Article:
Creating Accessible Web Content

April Speaker Night by Emily Stewart

Understanding audience is essential in editing. It helps us make decisions about word choices, sentence and paragraph lengths, formatting, and more.  Not all people access information on the web in the same way. To introduce us to ways we can make web content more accessible to disabled users, David MacDonald joined us for our April speaker night.

David is president of CanAdapt and a sixteen-year veteran of the WCAG working group, an international initiative. . He was also the WCAG consultant to the Government of Canada for the Accessible Canada Act (Bill C-81). It was exciting to have someone with so much knowledge share it with us.

What Is WCAG?

WCAG is an International standard for web accessibility to help ensure that disabled users can access and understand web information. WCAG considers the ways assistive technologies such as screen readers, interpret web content and ensures that alternative methods of gaining information are available for those who need them (text instead of images, captions instead of audio on a video etc.).

WCAG 2.0, the latest version of WCAG, has thirteen guidelines under four principles:

  1. Perceivable
  2. Operable
  3. Understandable
  4. Robust

David described the guideline (WCAG), implemented in many countries, as one of the most successful standards in history. Canada’s accessibility laws (Bill C-81 and AODA) refer to WCAG. Editors, especially those working with the government, should have some knowledge of these guidelines when working on web content that is required to comply with these laws.

WCAG and Editors

WCAG success criteria, especially those at the A and AA level, are meant to be implemented by web developers and have more to do with the way a web page is coded than the actual words on the page.

Web writers and editors often have more control over the AAA level, which is the highest level and isn’t required by law because the criteria are the hardest to test. For example, readability. In English, we test readability by looking at sentence and word length—a contested method in itself—but sentence and word lengths can change dramatically when translated.

Even though editors may have little control over web page coding and may not be required to implement some of WCAG’s success criteria by law, web accessibility widens the audience of your web content and demonstrates regard for inclusivity.

What Should Editors Look For?

Headings and Titles

Titles and headings break up content into more digestible sections and help users navigate web content. It’s important that headings describe the content that appears under them. They should also be in order.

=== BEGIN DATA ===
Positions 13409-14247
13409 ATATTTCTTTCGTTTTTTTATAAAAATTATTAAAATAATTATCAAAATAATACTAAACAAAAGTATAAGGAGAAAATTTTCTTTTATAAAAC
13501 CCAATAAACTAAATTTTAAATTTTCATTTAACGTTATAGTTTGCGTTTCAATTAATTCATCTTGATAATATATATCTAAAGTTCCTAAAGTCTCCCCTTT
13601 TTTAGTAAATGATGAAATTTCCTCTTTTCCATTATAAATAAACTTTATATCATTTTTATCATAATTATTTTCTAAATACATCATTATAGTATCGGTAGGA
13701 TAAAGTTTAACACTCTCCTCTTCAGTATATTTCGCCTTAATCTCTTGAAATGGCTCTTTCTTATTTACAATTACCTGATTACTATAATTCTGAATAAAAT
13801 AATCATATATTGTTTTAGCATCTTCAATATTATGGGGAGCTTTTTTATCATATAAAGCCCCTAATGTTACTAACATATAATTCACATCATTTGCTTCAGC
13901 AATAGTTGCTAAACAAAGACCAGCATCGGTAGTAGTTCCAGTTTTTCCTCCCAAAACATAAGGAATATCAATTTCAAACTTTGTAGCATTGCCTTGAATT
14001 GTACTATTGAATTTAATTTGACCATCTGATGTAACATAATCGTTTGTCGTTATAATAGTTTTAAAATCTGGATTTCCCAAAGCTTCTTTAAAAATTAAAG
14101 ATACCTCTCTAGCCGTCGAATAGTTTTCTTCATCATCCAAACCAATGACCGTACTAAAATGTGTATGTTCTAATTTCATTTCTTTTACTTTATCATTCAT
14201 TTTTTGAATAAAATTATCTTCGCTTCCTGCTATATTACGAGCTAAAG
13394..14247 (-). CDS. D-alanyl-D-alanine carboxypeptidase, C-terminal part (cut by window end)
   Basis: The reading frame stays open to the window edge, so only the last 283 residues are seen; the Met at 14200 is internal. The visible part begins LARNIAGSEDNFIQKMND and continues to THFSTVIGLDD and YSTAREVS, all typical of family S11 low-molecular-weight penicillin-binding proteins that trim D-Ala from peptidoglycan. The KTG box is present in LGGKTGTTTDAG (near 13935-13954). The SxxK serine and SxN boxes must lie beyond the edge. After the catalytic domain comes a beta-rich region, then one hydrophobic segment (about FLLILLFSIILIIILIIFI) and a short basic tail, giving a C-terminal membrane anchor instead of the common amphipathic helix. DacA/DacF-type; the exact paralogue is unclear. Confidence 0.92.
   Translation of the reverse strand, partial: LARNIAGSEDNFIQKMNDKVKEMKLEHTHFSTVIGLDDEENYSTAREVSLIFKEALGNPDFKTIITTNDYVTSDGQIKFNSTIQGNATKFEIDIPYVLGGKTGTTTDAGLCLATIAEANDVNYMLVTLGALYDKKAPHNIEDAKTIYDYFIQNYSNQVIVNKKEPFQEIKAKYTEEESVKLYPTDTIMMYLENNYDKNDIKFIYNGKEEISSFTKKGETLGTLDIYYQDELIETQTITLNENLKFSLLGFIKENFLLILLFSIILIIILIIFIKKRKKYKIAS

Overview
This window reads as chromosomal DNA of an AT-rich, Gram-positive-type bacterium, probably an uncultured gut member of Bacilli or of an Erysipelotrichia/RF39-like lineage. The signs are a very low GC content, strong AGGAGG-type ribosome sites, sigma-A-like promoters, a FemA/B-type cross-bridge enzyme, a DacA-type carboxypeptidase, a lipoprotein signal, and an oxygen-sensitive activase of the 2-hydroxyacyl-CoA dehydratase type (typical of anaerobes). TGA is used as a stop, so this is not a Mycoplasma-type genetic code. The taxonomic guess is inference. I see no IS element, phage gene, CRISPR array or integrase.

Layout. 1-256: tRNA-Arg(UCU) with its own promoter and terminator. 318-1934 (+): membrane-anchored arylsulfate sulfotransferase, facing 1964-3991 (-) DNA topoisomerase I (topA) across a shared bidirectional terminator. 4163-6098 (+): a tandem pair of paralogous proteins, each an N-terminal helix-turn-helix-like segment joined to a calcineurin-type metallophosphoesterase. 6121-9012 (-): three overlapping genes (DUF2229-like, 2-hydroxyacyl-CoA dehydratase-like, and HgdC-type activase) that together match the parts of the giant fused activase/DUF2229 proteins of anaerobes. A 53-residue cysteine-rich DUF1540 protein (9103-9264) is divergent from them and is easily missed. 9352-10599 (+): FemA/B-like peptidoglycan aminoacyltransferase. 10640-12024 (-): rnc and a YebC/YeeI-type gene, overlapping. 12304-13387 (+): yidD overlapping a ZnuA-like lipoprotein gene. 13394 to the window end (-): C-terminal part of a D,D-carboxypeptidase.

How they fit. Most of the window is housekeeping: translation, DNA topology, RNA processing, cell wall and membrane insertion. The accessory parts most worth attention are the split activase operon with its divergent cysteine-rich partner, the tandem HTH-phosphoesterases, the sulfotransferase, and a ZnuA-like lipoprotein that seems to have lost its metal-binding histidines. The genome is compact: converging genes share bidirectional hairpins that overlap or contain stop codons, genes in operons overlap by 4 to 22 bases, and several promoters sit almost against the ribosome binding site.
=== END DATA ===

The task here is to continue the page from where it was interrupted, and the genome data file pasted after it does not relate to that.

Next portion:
Page titles should show the topic first, so screen readers don’t have to hear information repeatedly. For example, David said, a page on a University of Ottawa webpage about engineering should be titled “Engineering-uOttawa,” not “uOttawa-Engineering,” because a user probably already knows they’re on the uOttawa website and won’t want to hear “uOttawa” every time they switch pages.


Unusual terms or abbreviations should be defined. This can be as simple as following style guide recommendations to use full terms with abbreviations in parenthesis for first appearance of said abbreviation. Another option is to include a glossary.

Alt Text

Any images that convey information must include alternative text. This text is what a screen reader will read, and it should serve the same purpose as the image itself. David said that when writing alt text, you should ask yourself how you would explain the image to a blind person sitting beside you.

Link Text

Link text should be informative. Text that describes the link’s destination is better than text that doesn’t give any indication of where a link goes, like “click here.”

Audio and Captions

Audio content should be captioned so that d/Deaf or hard of hearing folks can access the information. David advised that captions should not only include all dialogue, but also any relevant descriptions. They should be written like screenplays.

Descriptive Audio

Descriptive audio is another option for making content more accessible for blind or low vision people. David described descriptive audio as an art form, as it requires making decisions on what information is relevant and fitting those descriptions in-between dialogue.

More Information

The information I have included here is by no means exhaustive (speaker night is only so long!). I If you work with web content regularly, you may want to check out these resources.

Finally, I’ll wrap up the same way we did last Wednesday, with the WCAG theme song, written and performed by David himself.


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